int iTempFront = ourQueue.front();
cout<<iTempFront;

ourQueue.pop();

iTempFront = ourQueue.front();
cout<<iTempFront;

3) Third, add few lines of code to understand how back works. Replace the above few lines of code with the following.

int iTempFront = ourQueue.back();
cout<<iTempFront;

ourQueue.pop();

iTempFront = ourQueue.back();
cout<<iTempFront;

So, now you understand the back member function and you should be able to figure out what is difference between front and back, as well as why pop is used for.

4) Fourth, remove those three emplace member functions and replace that part of the code with this one:

do
{
  char cChoice;
  cout<<" More elements (y)es / (n)o ->";
  cin>>cChoice;
  
  if( ( cChoice == 'N' ) || ( cChoice == 'n') ) { break;}
 else  if( ( cChoice == 'Y' ) || ( cChoice == 'y'))
  {
      int iNextOne;
      cout<<"Next element->";
      cin>>iNexOne;
      ourQueue.push( iNexOne);
  }
  else
 {
    cout<<"Wrong choice!!!";
    systm("clear");
 }
 
}
while( 1 );

Additional Thoughts on Queue

Now that you have some basic idea about queue, you should also understand the following two types of queues that you might encounter.

  • Limited Queue – Limited queue is implemented with simple array. This implementation is mostly not interesting and it is more useful in C.
  • Unlimited Queue – This uses struct(class) and pointers. While practically there is no limit to this, it is limited by the physical resources you have on your system.

When you start creating serious programs in C++, you could have queue of objects or you might have queue of something in your class.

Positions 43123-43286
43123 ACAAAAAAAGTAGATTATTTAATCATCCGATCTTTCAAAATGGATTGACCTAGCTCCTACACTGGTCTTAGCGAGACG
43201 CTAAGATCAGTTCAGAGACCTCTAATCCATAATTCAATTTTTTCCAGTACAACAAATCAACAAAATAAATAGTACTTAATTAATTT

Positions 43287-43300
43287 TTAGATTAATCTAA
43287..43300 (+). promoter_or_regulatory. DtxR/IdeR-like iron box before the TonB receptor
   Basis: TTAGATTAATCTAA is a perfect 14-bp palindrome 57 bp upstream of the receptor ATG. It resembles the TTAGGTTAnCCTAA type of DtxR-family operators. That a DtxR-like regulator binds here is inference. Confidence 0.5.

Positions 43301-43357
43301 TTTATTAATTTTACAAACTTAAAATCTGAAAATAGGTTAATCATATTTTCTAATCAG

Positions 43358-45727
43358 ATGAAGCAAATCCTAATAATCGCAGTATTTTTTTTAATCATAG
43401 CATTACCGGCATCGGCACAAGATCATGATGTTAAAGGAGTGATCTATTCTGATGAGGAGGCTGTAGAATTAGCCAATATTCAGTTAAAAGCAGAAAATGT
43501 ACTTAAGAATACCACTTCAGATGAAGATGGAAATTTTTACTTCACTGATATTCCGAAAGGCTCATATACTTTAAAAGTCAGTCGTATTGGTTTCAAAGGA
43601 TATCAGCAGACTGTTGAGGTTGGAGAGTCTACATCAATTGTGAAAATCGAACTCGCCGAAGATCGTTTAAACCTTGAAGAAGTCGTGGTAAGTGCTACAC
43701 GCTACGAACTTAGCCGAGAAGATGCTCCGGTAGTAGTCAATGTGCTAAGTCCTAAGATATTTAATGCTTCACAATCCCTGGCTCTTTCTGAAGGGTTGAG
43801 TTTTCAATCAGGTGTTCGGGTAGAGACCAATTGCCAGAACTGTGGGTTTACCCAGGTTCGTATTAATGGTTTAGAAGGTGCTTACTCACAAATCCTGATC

In the world of C, deciding when to use queue over array is simple. If you don’t know how many objects you will need to store, the array was not useful. Now, there are vectors and you could add elements at the end of it and even swap them.

Two most basic dynamic data structures are: stack and queue. They are similar. Stack will return last added element. On the other hand, queue will return first added element. So, if you add elements on one side and later remove them from your particular container, those two data structures could be good pick.

If you need to add elements at the beginning and at the end of structure deque might be considered. This could be reason why to pick deque over the vector. However, if you need to add elements in the middle of our data structure, you might be needing list. Bad side of list could be felt in situations when you need to access first, second, third or n-th element of the list. In order to improve original list you could deploy few tricks.

Additional Queue Exercises

  1. Create the queue that will store active processes one your computer. It would be good idea to type ps aux into terminal and figure what you might need.
  2. Create a queue for music playlist. Your task is to create part of the code that will store names of song, locations on the disk, and few additional information about the song.
  3. Create two queues, one will have grater priority and the second one will have lower priority. The strategy of consuming elements from those queues it this: if queue with greater priority is not empty take element from that queue, and if the queue with higher priority is empty get elements from the queue with lower priority.
  4. Same as above #3, but use the stack for lower priority data structure.
  5. Your task is to crate the part of the program that will store messages to be encrypted.
  6. Create the page, it will have sentences of one conversation. Those sentences will be kept as the stings and added from the file. After you have completed reading from the file, display these sentences on the screen. Try to limit the size of the queue, so that your program won’t crash.
  7. Create a program to manage printer queue.